Shapiro v McManus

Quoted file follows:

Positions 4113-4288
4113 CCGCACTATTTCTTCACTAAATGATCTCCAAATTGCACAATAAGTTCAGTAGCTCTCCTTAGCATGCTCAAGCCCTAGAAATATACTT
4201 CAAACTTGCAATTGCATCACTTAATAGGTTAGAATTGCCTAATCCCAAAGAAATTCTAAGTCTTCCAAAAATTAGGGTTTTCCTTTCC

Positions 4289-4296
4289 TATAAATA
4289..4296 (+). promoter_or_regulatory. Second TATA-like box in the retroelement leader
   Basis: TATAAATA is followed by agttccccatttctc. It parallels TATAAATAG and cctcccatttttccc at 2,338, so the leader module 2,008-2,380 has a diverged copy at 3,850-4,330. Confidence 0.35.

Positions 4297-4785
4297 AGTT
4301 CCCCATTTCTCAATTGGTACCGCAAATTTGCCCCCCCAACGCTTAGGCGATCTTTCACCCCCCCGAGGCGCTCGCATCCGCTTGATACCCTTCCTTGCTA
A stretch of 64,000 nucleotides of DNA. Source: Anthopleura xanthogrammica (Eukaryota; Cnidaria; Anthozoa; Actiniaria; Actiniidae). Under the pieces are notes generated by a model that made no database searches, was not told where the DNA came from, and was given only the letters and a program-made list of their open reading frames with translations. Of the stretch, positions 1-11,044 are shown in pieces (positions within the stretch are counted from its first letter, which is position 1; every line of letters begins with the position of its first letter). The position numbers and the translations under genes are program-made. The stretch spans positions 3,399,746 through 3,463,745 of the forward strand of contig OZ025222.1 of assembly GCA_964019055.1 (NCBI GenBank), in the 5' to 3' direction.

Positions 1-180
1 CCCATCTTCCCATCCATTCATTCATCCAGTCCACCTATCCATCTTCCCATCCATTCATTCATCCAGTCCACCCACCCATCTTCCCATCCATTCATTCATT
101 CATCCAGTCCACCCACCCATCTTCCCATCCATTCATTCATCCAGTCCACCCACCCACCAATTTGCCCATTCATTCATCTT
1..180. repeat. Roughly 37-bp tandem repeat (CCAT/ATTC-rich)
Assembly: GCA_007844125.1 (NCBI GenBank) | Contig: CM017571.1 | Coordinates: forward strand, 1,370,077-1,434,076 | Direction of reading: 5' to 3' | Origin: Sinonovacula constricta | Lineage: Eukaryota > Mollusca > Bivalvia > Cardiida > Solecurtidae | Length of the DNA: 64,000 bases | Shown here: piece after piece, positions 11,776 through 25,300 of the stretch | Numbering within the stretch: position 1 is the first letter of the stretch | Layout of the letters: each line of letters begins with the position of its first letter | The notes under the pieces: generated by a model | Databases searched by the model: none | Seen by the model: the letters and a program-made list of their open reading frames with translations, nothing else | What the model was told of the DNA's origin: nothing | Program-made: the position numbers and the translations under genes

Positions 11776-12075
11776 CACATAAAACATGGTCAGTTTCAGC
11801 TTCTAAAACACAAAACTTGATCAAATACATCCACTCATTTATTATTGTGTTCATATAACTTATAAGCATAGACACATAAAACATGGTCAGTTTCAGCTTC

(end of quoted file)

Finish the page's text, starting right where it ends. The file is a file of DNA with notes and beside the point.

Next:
Shapiro and other Maryland voters filed suit challenging the redistricting plan for Maryland’s congressional delegation. The district court dismissed for failure to state a claim instead of notifying the chief judge that a three judge panel needed to be empaneled under 28 USC 2284(a). The 4th Circuit affirmed. Resolving a circuit split, the Court unanimously reversed. It held that plain language of 2284(b)(1) requires through the use of “shall” the appointment of a three judge panel in reapportionment cases and the phrase “unless he determines a three judge panel is not required” means the judge initially assigned the case determines if it is a reapportionment case or some other case which three judge panels are required or is not that kind of case. The Court noted that a single judge cannot enter judgment on the merits under 2284(b)(3) and it would be strange to allow merit judgments to be made under 2284(b)(1). The Court also held that only complaints which are wholly frivolous deprive the district court of jurisdiction and here the underlying dismissal was for failure to state a claim not for lack of jurisdiction and Shapiro’s theory of the case was based on an opinion of Justice Kennedy which was not contradicted by any opinion of the Court.